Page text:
15 STIRRUPS … “Labour can be given a leg-up by means of these”: whip, uppity prick
STIR = whip; SPUR, reversed = ‘uppity prick’. Apparently, stirrups can be used in an obstetric context.
16 MALIGN Merkel chiefly put in order? Rubbish!
M = Merkel chiefly; ALIGN = put in order. ‘Rubbish’ can be used as a verb.
17 REHANGS Gnasher’s balls: puts back in suspense
*(Gnasher’s)
18 KITSCH School’s after equipment — cheap, vulgar stuff
SCH = School; after KIT = equipment
19 PLINTH Prince wants fabric hot bottom support
P = Prince; LINT = fabric; H = hot
20 OUTCRY Openly gay and keen to produce public disapproval
OUT = openly gay; CRY = keen
22/14 BACK PASSAGE Arse support success takes a long time
BACK = support; PASS = success; AGE = a long time

Take your pick of these from the Twittersphere (with which my spouse shares a planet):

“I won’t have a word said against Jimmy Savile. When I was just 8 years old, Jim fixed it for me … to milk a cow, blindfold.”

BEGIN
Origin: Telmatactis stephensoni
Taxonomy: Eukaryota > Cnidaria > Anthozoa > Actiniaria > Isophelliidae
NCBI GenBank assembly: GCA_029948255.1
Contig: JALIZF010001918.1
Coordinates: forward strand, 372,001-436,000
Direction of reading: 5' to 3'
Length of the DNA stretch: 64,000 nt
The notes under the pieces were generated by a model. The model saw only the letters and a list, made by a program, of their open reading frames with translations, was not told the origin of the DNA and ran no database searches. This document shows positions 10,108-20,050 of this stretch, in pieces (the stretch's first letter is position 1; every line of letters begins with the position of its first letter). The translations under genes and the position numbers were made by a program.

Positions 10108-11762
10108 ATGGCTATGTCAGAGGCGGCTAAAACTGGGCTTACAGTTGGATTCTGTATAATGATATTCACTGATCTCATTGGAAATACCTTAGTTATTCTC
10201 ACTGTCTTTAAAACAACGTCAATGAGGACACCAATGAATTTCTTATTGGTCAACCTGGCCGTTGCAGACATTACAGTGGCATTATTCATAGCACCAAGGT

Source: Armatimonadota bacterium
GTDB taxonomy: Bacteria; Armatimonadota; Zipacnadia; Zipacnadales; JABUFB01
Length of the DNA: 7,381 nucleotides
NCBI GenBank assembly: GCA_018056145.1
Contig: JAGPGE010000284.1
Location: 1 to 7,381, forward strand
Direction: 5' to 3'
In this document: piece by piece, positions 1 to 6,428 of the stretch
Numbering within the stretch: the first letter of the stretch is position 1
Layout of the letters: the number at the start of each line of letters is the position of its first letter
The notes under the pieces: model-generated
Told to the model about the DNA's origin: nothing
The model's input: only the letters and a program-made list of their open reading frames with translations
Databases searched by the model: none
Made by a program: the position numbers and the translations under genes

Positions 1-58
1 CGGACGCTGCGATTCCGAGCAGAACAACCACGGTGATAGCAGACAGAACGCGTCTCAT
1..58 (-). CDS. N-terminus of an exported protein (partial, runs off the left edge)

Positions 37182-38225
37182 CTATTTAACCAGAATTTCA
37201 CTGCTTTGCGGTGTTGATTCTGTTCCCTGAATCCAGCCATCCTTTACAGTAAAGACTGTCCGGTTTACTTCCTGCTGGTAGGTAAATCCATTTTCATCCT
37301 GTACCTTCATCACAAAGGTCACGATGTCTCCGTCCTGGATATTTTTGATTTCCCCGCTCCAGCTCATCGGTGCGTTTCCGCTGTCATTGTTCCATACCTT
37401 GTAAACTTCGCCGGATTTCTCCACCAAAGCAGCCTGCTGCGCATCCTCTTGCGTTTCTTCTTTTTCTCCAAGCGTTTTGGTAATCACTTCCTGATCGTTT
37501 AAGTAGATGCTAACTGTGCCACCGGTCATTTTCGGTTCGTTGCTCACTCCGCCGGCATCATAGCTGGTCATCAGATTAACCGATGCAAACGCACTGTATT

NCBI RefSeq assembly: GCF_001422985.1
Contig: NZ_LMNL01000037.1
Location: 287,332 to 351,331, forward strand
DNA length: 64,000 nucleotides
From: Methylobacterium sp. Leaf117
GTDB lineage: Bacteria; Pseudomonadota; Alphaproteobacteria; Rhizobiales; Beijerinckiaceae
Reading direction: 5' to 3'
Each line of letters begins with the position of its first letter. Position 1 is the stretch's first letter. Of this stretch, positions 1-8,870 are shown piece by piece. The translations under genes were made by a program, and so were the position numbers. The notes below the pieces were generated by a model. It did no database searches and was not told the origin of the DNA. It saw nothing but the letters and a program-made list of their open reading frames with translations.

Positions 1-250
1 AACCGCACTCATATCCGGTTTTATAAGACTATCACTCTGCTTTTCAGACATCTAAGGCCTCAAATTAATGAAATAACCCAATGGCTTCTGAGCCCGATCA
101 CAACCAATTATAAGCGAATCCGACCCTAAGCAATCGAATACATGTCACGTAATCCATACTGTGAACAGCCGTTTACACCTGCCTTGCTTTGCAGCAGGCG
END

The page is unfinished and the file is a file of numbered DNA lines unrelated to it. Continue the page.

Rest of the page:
Top tip for Christmas: CONVINCE your friends you’re an angel by sticking a Christmas tree up your arse.

… or this, captioned by The Poke on Facebook as ‘Spectacular His’n’Hers T-shirt failure’:

5 Responses to “Cyclops 483: BRIEFS encounter”

  1. Pandean says:

    Thanks for the blog jetdoc – and thanks too for this week’s funnies, well worth the visit.

    I was interested to see you too (two?) were also a bit stumped by 11ac. I eventually came up with NEG + OT + I + ATE, where NEG is short for NEGATIVE (“brief denial”), OT is as you had it (“Tony half doing a U-turn”), I is “one” and ATE is “put away”. The definition is then just “Arrange”.